How Can You Make A Workout Appealing To A Beginner?

How can you make a workout appealing to a beginner? Getting a friend to start working out is not the hardest part. The hardest part is sticking with it. Overcome the fear and intimidation from these valuable training tips! Learn more.


TOPIC: How Can You Make A Workout Appealing To A Beginner?

The Question:

Trying to get a friend to agree to start working out is not always the hardest part. The hardest part is actually getting them to stick with it. The transformation of one's body may sound very nice, but the actual effort that needs to be made in the gym is not always so appealing to a beginner.

How can you make a workout appealing to a beginner? Be specific.

What type of things should be taken into consideration when creating a workout for a beginner?

What type of things should one avoid incorporating into a beginner's workout?

Show off your knowledge to the world!

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1st Place - soundcheck129
View This Author's BodySpace Here.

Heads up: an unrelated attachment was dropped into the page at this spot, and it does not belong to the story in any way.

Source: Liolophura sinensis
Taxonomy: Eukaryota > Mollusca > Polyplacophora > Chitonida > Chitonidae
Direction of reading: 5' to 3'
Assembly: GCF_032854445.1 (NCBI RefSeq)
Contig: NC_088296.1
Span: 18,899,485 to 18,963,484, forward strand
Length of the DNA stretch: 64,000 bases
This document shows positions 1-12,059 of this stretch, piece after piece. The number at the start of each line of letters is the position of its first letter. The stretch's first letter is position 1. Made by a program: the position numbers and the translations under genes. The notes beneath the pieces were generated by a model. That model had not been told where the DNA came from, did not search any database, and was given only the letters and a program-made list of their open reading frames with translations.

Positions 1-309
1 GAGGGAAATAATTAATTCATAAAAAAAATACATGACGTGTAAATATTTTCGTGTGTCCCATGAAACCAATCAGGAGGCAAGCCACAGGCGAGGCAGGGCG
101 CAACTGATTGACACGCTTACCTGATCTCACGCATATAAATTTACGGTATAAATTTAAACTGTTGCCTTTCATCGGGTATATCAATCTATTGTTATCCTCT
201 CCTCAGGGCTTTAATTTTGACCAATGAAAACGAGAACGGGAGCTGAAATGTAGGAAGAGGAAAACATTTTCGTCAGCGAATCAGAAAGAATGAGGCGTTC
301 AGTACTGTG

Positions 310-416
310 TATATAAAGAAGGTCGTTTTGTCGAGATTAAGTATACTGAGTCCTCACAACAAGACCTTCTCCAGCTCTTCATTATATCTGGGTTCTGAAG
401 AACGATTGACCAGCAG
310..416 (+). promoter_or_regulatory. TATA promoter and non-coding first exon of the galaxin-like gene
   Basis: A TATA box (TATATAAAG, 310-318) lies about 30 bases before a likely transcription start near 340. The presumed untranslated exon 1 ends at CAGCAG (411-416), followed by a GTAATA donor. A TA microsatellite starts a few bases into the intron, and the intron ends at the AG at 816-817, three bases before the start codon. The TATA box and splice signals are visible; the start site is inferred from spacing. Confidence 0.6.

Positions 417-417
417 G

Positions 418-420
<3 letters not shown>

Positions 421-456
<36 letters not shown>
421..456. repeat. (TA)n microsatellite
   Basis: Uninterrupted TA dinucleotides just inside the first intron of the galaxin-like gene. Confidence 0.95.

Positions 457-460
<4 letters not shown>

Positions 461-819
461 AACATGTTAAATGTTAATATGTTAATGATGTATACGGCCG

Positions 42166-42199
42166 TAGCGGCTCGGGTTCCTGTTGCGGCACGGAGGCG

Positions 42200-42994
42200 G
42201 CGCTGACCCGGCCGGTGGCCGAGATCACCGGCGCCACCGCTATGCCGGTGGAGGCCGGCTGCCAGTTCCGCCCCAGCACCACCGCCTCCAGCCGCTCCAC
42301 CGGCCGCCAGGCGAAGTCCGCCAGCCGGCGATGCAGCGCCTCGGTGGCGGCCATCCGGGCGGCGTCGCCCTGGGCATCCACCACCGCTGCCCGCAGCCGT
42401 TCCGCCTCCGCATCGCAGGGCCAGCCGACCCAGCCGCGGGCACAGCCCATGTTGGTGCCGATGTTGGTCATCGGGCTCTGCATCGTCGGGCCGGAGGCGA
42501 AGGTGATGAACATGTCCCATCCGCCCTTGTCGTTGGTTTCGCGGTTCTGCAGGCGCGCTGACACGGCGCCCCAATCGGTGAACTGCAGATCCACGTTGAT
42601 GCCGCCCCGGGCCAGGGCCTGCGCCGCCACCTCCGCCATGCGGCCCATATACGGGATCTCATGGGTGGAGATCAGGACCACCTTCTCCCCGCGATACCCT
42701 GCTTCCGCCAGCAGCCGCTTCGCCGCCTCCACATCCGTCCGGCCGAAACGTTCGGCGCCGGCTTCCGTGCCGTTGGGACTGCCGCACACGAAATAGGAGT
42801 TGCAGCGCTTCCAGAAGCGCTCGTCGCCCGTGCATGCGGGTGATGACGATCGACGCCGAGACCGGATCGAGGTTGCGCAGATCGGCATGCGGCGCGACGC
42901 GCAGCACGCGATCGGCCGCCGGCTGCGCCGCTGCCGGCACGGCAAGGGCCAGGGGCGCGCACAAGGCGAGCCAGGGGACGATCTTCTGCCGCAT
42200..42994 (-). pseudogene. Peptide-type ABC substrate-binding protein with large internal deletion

Trying to get a friend to agree to start working out is not always the hardest part. The hardest part is actually getting them to stick with it. The transformation of one's body may sound very nice, but the actual effort that needs to be made in the gym is not always so appealing to a beginner.

For those just beginning weight training, the gym can be a scary place. Everyone already seems to have a perfect physique and a lot of training knowledge, so a skinny person just starting out can be easily intimidated. And while a burst of initial enthusiasm for trying something new may be enough to overcome these first impressions, long-term commitment requires a lot of dedication and hard work. Learning to love weight training isn't impossible, though, and there are plenty of iron addicts worldwide who prove that point. Luckily, there are some simple ways to instill appreciation in the next generation of exercise enthusiasts.